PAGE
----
public transport ‘should be a right not a privilege across our country’

SOUTH YORKSHIRE’S MAYOR SAYS PUBLIC TRANSPORT ‘SHOULD BE A RIGHT NOT A PRIVILEGE ACROSS OUR COUNTRY’ AS £1BN SPENDING GAP REVEALED.

Published 1 March 2023 at 9:15am

Mayor Oliver Coppard says an affordable, reliable public transport network should be a right not a privilege in South Yorkshire, as analysis shows the region would have £1bn more to spend on buses, trains, and bike lanes if it received the same amount of transport spending per head as London did last year.
In a speech at the region’s Transport Summit in Doncaster later today, Oliver Coppard will outline his vision for the future of the region’s public transport and challenge the government to deliver on their promises to South Yorkshire:

"My vision is for public transport as a public service, the clue is in the title; trains, buses, bike lanes that create and sustain our communities rather than being at the mercy of officials in London or shareholders in Dubai.
"A baby being born today in Doncaster should grow up breathing clean air. By 2030, when she turns seven, we want her to be able to walk or cycle safely to school with her friends; jump on a cheap, reliable bus to see her grandparents or play football at the weekends.


"By 2030, a child in Rotherham who is ten years old today will be at a crossroads in their life…their life chances should not be limited by limited, unreliable and expensive transport options. They should not be forced to buy and run a car they can barely afford, and which our planet cannot afford either.


"Getting there won’t be cheap, and it won’t be easy. We’ll do everything we can with the tools we already have in South Yorkshire. But if we want to meet the government’s own ambition of a ‘London style public transport system’ by 2030 then we will need the same level of power, money and control over our public transport network as they already have down there."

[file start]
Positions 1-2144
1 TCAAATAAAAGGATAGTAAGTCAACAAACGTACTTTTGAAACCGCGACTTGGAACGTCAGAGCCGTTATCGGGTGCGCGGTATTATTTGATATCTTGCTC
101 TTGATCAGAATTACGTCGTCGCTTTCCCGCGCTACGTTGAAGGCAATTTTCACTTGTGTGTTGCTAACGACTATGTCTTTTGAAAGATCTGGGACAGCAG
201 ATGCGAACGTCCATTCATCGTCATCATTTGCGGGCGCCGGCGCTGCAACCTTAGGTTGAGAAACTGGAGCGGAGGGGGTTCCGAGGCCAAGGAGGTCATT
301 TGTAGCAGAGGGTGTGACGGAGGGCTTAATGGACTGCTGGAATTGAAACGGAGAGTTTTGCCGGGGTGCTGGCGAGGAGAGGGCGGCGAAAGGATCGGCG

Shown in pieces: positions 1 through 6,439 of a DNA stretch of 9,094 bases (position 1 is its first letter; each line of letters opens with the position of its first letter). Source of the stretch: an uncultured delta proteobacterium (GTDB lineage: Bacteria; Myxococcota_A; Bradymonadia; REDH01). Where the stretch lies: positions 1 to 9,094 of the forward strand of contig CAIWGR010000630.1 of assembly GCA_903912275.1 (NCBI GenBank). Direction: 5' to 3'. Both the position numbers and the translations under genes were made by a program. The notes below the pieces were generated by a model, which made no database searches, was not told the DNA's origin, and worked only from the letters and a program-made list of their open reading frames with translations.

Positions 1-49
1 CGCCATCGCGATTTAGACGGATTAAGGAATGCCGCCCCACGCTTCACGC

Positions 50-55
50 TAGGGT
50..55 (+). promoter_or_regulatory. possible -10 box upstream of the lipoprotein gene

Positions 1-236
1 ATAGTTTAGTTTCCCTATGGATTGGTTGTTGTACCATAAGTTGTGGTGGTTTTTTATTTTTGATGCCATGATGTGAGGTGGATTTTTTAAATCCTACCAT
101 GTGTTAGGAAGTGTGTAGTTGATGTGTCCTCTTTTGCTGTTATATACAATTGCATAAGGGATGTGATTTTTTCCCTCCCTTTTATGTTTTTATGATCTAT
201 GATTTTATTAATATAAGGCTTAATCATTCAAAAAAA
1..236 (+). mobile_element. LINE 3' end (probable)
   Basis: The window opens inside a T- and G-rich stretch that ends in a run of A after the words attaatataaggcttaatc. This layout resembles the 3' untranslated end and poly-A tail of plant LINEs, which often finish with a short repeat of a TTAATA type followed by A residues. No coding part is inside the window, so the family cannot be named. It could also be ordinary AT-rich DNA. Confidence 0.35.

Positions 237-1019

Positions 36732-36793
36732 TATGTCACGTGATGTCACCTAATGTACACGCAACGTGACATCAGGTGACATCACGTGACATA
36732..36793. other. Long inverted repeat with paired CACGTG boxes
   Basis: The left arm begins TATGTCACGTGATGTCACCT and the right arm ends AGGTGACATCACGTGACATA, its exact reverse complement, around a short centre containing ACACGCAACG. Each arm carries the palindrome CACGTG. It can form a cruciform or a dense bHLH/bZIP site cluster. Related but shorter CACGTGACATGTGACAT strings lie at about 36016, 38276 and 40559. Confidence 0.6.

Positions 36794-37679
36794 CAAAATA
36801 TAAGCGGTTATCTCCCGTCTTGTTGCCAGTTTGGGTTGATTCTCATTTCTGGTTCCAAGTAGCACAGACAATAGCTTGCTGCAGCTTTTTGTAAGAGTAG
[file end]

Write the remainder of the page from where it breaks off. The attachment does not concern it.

According to new analysis of government figures, if South Yorkshire had the same amount of transport funding per head as London last year, the region would be more than £1bn better off.


The Mayor will outline a series of ambitions for the region including –

  • Fully-devolved, needs-based funding for South Yorkshire.
  • Tram extensions using the UK-leading technology of Tram-Train.
  • An electrified railway linking Sheffield, Rotherham, Barnsley Dearne Valley to Leeds and beyond.

Ten months into the role, South Yorkshire’s Mayor Oliver Coppard will outline how he is already working to fix public transport, by

  • Bringing the tram network into public control and public ownership
  • Accelerating the bus franchising assessment process
  • Stepping in to train a new generation of bus drivers
  • Using budget reserves to protect school bus services
  • Launching an inquiry to ensure that what happened to Doncaster Sheffield Airport cannot happen again.

He will say:
“Those ten months of activity are a down payment on our future. Behind these policies sits a new guiding philosophy: public transport as a public service, the clue is in the title; trains, buses, bike lanes that create and sustain our communities rather than being at the mercy of officials in London or shareholders in Dubai.


South Yorkshire and regions like it were promised a London-style transport network by 2030. To help develop the vision for what South Yorkshire’s public transport should look like in 2030, the Mayor has convened a Transport Summit to bring together leading thinkers and innovators.


The Summit will hear from the Mayor, the region’s new Active Travel Commissioner Ed Clancy, leading behavioural scientist Pete Dyson, plus representatives from other regions around the UK.

For more information on the Summit, visit: South Yorkshire Transport Summit 2023

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Last Updated: 01/03/2023

Published In: Greener Future, Governance, Investors, Transport, Mayor, Active Travel, Featured